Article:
Meet Davidson College's First Arts and Innovation Fellow Marquia Humphries ’22

Marquia Humphries ’22: Artist, Innovator, Leader

Marquia Humphries ’22 rolling ink.

Two years ago, Marquia Humphries ’22 successfully proposed a fellowship position at Davidson College that would bridge the gap between art, innovation and entrepreneurship. Her work touches multiple areas of campus, from the Davidson Arts and Creative Engagement (DACE) Studio to the Jay Hurt Hub for Innovation & Entrepreneurship, and it has broadened her definition of what it means to be an artist. 

Humphries, a studio art major who focused primarily on oil painting, wasn’t sure what art would look like in her professional life. As a student involved in DACE, she gained experience in various arts management skills.  

Through the Hurt Hub, she participated in the Try It Fund and the Nisbet Venture Fund Pitch Competition, learning valuable skills about running an art business in the process. She pitched an idea for a position to help young artists learn how to market themselves, sell their work and build an online presence, which would later become the Arts and Innovation Fellowship.  

“The Hurt Hub has a reputation for being business-oriented, and art students don’t necessarily gravitate towards that,” she said. “Part of my work is trying to figure out how to bridge that divide. There’s a business side to art, and more companies now are interested in incorporating art into what they do.”

Humphries has always learned best by visualizing information through art and doodles — a habit that used to get her in trouble in seventh grade math class. As Davidson’s first Arts and Innovation Fellow, she creates visual representations of data and processes that help her team synthesize information.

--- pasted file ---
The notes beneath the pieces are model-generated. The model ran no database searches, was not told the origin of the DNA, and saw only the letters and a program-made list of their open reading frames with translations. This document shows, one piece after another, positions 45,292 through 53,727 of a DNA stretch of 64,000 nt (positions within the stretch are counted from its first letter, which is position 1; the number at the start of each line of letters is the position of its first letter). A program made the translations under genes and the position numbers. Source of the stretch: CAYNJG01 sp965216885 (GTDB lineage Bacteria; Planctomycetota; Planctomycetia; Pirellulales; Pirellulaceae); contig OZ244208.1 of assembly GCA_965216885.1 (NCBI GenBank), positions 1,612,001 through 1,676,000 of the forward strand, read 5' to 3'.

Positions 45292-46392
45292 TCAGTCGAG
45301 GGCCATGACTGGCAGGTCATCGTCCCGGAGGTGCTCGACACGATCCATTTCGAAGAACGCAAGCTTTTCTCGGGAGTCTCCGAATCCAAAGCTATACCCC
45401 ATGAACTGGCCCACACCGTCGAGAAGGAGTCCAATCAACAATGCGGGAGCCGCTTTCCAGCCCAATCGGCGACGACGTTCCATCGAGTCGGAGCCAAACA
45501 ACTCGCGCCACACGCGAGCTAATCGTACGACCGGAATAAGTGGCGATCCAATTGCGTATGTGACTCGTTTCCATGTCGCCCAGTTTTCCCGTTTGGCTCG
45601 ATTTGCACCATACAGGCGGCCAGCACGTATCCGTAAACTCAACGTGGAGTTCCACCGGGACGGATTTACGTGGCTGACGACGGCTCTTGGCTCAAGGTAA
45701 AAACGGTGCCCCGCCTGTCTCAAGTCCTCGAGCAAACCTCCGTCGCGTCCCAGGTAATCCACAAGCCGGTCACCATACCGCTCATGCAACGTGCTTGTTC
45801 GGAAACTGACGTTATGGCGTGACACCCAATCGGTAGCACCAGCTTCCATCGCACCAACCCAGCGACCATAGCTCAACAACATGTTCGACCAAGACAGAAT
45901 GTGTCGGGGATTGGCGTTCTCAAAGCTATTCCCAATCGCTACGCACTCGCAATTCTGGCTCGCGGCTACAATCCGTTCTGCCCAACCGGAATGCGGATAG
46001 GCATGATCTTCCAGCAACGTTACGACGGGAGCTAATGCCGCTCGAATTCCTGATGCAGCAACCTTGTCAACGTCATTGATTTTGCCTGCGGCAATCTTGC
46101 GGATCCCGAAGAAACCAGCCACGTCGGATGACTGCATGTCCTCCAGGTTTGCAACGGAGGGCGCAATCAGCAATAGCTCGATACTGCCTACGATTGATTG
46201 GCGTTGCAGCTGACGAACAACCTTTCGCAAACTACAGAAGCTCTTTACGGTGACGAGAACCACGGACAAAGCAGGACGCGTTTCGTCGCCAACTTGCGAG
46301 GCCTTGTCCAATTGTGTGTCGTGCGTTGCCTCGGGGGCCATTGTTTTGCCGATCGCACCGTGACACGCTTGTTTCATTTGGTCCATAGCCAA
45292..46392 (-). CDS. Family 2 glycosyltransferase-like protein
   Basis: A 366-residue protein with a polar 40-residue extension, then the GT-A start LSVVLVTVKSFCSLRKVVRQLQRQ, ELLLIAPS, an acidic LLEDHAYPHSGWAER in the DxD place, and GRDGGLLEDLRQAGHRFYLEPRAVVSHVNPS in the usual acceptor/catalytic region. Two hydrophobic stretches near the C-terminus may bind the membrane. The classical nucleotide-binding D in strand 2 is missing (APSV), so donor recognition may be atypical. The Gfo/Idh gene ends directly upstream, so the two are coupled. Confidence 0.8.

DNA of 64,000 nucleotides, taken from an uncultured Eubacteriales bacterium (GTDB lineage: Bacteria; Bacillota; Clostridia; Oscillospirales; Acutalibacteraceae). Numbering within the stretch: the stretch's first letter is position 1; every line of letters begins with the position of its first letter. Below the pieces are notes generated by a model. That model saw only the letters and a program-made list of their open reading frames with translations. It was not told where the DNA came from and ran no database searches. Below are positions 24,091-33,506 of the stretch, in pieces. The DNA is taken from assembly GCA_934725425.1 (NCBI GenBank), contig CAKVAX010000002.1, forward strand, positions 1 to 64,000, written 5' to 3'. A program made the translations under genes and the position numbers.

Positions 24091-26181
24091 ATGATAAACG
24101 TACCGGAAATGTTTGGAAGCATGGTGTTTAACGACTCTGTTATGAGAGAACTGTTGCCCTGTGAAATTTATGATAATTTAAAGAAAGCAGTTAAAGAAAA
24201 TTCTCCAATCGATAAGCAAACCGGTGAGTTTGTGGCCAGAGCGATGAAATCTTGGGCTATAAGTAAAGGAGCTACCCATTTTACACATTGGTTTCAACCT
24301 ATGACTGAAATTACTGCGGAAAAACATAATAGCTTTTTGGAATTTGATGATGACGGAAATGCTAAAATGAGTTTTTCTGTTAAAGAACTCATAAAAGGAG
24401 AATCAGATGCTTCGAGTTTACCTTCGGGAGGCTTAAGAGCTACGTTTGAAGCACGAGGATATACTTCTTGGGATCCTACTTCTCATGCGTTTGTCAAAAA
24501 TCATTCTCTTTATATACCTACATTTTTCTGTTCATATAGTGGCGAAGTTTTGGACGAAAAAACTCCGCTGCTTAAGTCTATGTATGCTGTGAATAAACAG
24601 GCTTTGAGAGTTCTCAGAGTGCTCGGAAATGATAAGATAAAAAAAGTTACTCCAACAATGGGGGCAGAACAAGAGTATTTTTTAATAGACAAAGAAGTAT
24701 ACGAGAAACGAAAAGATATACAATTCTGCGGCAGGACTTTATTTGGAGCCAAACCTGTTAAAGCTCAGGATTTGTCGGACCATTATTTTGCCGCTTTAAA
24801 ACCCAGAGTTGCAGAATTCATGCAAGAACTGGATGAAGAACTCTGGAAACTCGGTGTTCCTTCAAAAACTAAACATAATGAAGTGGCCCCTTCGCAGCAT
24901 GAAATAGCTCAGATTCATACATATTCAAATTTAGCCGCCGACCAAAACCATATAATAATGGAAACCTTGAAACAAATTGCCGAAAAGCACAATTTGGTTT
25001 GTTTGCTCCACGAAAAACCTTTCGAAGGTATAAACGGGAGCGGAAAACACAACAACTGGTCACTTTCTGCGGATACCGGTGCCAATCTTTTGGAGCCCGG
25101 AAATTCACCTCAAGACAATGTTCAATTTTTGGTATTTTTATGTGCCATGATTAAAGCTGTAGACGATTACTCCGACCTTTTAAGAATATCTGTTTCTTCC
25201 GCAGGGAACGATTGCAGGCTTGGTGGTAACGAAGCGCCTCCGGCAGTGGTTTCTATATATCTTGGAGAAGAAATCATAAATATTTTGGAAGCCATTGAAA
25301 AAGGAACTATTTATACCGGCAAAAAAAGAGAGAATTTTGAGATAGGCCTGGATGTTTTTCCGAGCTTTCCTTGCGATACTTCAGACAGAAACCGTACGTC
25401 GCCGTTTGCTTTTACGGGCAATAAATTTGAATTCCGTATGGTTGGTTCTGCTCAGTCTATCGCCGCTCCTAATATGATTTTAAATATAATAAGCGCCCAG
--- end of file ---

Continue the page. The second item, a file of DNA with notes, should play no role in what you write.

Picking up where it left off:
“There are already so many different programs going on at the Hurt Hub,” she said. “I’m always trying to find ways to bring in creativity and visual elements.”

With the opening of the DACE Studio in the basement of Chambers Building this past January, Humphries gets to help students across various disciplines create art in a safe and calming environment. Whether it’s incorporating art into a class’ curriculum or providing individual students with a creative outlet, she’s able to offer support to students who need it. 

“The students, especially the studio art majors, ask me lots of questions,” she said. “Sometimes, it feels like I’m not qualified to answer. I was in the same position just a couple years ago, but it's interesting to be on the other side of it. I read over their resumes and reassure them that they’re going to be okay.”  

Humphries’ outlook on art has shifted since graduation, but so has her personal arts practice. Oil painting requires proper equipment and ventilation she doesn't always have space for, so she’s beginning to explore other mediums. She recently finished a residency at the McColl Center in Charlotte, where she explored a variety of printmaking techniques. In the future, she hopes to try her hand at metalwork and jewelry-making. 

When her fellowship at Davidson comes to an end, Humphries knows that no matter what path she takes, she’ll be able to bring her passion for the arts to new people, places and organizations. She’s especially interested in program management, data visualization, and visual note taking, similar to the work she’s led at the Hurt Hub and DACE. 

“There's always going to be data, and people will always need ways to make it more digestible,” she said. “I’m learning to use art to make information timeless and easy to remember.”